Before we talk of amnesty, there should be clear evidence that there’s a sincere repentance – Former Catholic archbishop of Abuja Archdiocese, John Onaiyekan

Former Catholic archbishop of Abuja Archdiocese, John Onaiyekan has stated that amnesty should only be granted when there is clear evidence of repentance.

Onaiyekan who appeared on a Channels Television program on Wednesday February 24, averred that while he believes criminals should be forgiven when they repent, the problem he has is figuring out if it is true repentance.

He went on to list measures that should be taken if the repentance has been verified. The former archbishop said;

“I believe firmly in what the Bible says that it is not the will of God that a sinner should die but that he should repent and live. So obviously, if a criminal sincerely repents, he should be forgiven. But the question is when it comes to the real facts of whether he has repented or not, the state must have a way of making sure that this is not a joke.

“The whole idea of amnesty is not only to be applied to armed bandits, in that case it is true for everybody in jail in Nigeria. For the sake of law and order, to protect the rest of us, the few who are making life difficult have to be restrained. The armed dogs should be tied down. The armed bandits should be disarmed.

“Before we talk of amnesty, there should be clear evidence that there’s a sincere repentance and that the people concerned have decided not to pick up arms anymore, that they’re ready to go back to their normal way of life and if they’re foreigners, they’re ready to go back home. All this must be part and parcel of the process of amnesty.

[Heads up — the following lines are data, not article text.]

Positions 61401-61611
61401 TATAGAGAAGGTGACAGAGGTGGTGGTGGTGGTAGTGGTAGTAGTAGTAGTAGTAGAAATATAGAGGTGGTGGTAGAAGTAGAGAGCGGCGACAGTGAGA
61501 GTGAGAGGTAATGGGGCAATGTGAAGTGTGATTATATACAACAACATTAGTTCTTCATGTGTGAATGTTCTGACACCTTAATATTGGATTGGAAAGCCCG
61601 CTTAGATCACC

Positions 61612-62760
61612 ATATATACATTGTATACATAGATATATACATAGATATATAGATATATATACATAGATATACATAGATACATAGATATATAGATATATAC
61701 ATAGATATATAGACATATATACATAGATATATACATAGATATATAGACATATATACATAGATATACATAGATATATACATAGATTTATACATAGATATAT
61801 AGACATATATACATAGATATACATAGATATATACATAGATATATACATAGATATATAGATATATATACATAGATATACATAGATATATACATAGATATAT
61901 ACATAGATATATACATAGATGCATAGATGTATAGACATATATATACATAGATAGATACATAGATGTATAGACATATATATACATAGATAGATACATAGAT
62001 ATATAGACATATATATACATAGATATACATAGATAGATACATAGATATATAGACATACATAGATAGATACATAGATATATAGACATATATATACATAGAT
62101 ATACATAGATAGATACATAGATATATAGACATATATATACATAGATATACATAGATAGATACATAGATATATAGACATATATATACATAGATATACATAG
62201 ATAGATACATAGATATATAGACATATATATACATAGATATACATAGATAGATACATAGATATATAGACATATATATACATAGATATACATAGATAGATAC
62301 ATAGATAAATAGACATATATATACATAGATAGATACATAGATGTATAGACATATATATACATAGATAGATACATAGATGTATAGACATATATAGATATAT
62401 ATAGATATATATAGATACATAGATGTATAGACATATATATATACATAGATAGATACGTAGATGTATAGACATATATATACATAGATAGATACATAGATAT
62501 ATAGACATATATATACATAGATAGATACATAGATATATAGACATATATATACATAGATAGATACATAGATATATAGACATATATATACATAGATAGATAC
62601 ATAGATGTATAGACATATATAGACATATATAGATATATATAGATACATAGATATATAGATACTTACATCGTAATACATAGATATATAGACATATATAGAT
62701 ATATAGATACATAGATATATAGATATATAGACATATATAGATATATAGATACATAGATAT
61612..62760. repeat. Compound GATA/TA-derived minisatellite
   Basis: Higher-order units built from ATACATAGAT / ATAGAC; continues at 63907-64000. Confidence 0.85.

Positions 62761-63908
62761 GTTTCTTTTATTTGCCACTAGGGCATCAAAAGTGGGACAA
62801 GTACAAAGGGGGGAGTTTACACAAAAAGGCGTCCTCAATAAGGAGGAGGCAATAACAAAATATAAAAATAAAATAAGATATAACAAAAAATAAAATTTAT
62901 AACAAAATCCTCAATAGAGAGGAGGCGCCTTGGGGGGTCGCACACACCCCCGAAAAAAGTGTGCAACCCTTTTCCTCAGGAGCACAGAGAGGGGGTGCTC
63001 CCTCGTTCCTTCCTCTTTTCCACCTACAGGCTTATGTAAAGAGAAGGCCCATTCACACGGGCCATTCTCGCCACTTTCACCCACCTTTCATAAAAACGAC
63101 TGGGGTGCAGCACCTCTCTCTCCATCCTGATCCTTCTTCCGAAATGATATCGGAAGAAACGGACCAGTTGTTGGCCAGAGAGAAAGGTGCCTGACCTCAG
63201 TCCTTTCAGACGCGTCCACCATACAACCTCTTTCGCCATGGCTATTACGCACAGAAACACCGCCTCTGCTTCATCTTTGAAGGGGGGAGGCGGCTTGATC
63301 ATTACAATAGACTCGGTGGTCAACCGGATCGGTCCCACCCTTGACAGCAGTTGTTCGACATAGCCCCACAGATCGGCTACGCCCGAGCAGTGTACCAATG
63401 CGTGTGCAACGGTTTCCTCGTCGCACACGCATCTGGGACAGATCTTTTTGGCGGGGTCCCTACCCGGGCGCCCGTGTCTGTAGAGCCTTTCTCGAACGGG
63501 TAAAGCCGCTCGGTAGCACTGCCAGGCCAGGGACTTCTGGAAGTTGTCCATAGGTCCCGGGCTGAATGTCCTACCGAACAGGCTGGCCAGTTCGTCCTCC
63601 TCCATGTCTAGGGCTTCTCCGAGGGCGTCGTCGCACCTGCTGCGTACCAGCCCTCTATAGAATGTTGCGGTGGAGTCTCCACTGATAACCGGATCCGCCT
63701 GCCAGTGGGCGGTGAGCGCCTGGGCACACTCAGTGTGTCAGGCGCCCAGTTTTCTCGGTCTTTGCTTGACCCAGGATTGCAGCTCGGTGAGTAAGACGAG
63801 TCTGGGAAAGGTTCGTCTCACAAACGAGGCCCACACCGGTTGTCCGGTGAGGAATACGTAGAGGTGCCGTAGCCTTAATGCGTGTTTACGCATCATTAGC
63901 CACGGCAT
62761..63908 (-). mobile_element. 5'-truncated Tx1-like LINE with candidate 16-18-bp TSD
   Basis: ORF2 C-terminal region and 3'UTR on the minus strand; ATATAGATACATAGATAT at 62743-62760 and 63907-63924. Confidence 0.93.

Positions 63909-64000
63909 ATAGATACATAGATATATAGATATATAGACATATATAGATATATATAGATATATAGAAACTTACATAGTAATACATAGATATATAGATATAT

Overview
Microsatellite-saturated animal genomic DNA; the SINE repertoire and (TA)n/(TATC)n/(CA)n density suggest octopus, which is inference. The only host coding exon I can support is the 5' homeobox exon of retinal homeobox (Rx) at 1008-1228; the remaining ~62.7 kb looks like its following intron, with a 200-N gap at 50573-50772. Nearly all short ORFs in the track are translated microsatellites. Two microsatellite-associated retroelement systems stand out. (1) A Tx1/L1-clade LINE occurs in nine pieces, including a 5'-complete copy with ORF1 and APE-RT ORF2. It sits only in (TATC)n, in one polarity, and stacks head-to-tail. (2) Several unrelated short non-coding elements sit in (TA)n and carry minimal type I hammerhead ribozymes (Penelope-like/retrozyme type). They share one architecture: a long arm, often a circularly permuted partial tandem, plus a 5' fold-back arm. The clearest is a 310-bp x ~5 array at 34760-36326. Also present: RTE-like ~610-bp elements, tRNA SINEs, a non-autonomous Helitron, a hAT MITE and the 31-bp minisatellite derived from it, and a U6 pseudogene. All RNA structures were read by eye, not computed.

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“The bandits must be reconciled with society, they must change, they must decide to be really repentant and show it clearly. And not be put in a position to brag around to appear that they have actually won, and defeated the nation.”

He added that dialogue with criminals should be carried in a way that will not make others take up arms with hope of also getting amnesty.

Onaiyekan added;

“I don’t think we should reach a stage where the nation simply says we’re unable to deal with the situation. We should be able to deal with it and on one hand, we must be open to amnesty, forgiveness, and on the other hand, we need to keep law and order and not make it an incentive for others to pick up arms and wait for amnesty and rehabilitation.”

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